Cathy Crowe. (Photo: Gabby Frank)

Topics: December 2019, Justice | Interview

Cathy Crowe sees a political ‘cold-heartedness’ on housing

The activist nurse, who has had a decades-long career caring for people in the streets of Toronto, says she's 'very depressed' about leadership on the issue


Cathy Crowe is a street nurse, homelessness activist and author in Toronto. She graduated with her nursing diploma from the Toronto General Hospital School of Nursing in 1972, and has since gone on to a high-­profile career advocating for those living without housing, eventually receiving the Order of Can­ada in 2018. Crowe’s new book is called A Knapsack Full of Dreams: Memoirs of a Street Nurse. She spoke with Seila Rizvic about how health-care services have failed some of our most vulnerable.

Seila Rizvic: In your book, you describe a moment 20 years ago when a homeless person first coined the term “street nurse” to describe the work you were doing. What is your definition of a street nurse?

Cathy Crowe: It’s someone who, wherever she or he is working, is really specializing in providing health care to people who are homeless. And depending on where they are and what the issues are in their community, the work can be different. It can involve outreach and providing clinics, shelters and drop-ins, or it can be more mental health-focused, or tuberculosis-focused.

I’ve worked in a lot of different settings as a street nurse, but I think at its core the work goes beyond the hands-on nursing and the clinical piece. We’re analyzing and keeping abreast of the changing nature of the conditions that are affecting people’s health and then working upstream to deal with them. So, there’s a lot of advocacy and lobbying to try to find solutions, as well.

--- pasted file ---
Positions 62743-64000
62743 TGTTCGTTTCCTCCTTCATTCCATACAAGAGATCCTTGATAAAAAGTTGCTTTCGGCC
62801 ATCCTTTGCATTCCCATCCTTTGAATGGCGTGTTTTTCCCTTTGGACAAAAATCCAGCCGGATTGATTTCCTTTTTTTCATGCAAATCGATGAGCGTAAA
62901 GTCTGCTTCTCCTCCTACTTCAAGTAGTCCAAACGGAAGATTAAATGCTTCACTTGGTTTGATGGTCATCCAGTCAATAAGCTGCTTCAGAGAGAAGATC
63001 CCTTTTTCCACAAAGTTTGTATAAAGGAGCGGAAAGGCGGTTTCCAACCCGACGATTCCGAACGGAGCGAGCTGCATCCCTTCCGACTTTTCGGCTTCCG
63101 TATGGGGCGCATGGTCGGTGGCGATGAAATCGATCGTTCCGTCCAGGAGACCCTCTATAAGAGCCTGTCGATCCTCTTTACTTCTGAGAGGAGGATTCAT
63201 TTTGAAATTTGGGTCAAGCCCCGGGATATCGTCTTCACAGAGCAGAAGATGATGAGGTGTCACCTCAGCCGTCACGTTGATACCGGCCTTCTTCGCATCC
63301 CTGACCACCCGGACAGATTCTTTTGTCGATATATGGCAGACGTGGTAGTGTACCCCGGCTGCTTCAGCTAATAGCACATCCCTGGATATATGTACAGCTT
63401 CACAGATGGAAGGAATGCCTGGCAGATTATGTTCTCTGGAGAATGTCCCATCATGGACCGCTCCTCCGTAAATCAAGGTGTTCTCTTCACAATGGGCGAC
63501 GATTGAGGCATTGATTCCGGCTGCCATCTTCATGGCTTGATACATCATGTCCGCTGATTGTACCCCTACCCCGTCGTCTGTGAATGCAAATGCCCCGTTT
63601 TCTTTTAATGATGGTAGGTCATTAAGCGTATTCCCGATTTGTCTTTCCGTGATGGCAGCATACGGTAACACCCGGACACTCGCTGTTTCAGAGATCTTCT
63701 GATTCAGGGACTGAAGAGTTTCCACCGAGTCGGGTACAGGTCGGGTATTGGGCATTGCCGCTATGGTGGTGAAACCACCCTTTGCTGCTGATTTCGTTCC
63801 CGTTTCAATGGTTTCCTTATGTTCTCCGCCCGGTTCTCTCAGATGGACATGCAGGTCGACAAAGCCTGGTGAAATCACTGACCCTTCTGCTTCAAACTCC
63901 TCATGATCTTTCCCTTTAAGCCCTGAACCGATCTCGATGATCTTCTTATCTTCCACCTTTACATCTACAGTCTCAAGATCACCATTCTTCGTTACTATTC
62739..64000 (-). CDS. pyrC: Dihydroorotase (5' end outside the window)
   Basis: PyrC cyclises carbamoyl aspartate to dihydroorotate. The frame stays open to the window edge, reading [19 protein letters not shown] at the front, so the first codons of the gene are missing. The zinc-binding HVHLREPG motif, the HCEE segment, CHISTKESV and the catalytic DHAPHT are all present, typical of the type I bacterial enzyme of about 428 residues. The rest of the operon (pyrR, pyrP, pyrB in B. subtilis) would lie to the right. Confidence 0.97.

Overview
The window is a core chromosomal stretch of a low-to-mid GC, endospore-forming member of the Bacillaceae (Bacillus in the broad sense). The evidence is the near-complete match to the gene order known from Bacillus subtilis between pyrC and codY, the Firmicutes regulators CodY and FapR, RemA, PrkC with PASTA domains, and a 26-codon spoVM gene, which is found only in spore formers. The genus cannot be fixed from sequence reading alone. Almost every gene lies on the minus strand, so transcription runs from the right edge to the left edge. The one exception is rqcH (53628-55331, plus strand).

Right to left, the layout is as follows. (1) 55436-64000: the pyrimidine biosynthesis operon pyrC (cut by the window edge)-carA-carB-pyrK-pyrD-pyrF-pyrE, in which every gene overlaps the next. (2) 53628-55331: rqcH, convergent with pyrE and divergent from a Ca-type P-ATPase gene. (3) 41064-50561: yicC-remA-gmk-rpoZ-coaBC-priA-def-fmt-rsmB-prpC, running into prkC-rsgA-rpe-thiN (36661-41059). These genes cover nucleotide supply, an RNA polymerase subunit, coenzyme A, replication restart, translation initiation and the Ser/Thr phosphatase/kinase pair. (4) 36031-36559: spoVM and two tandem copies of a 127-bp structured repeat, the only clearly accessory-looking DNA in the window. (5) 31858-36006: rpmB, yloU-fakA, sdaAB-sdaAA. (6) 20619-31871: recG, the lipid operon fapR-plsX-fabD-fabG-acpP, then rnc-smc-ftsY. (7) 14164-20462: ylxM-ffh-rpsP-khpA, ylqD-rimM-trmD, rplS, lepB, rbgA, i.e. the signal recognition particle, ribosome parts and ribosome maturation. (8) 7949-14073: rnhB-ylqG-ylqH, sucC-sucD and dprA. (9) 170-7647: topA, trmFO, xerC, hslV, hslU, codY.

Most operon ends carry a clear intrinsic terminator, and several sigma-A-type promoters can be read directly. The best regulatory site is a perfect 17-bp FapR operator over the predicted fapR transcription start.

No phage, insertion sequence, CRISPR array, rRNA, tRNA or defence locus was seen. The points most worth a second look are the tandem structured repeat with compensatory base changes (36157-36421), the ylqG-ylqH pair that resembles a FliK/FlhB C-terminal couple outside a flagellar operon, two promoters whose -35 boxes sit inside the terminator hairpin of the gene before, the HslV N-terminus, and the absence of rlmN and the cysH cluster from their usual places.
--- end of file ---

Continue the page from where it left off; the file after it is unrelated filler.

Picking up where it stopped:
SR: You also write that a nurse is a witness. What do you mean by that?

CC: I think nurses, no matter where they work, witness really intimate moments in people’s lives. Whether it’s in the hospital or elsewhere, people are weakened and more exposed in illness. There’s a natural trust and rapport that develops between somebody and a nurse, so you hear and see things, you’re witnessing things.

But it’s not just about seeing things. It’s also about acting on them. And recognizing trends. That’s why the street nurses’ network is so helpful; it helps us to realize there are other colleagues seeing the same health trends.

SR: Walk me through approaching someone on the street as a nurse. How does that interaction go?

CC: I’m not really doing that as much anymore. But in the past, I would have my knapsack, during heat alerts and cold alerts in particular, or if we were learning about certain new encampments of people that were in our area, we would literally go out and approach people on the street.

I find sometimes people are approached on the street too much. So it has to be relevant to the person. I used to say, “Hey, I’m Cathy. I’m the nurse at Queen West. Do you ever go in there? Anything you need? We have drop-in hours.” Just letting them know. It’s really just saying, this is who I am, this is where I’m from. If there’s anything you need, we’re here. And people kind of get to know you that way; it’s a way of building trust.

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SR: Can you speak a bit about the connection between housing and health outcomes?

CC: For all of us, if we think about our home, we know what it does for us. We have a medicine cupboard; we have a bed to sleep in; we can have friends over; we can be less socially isolated.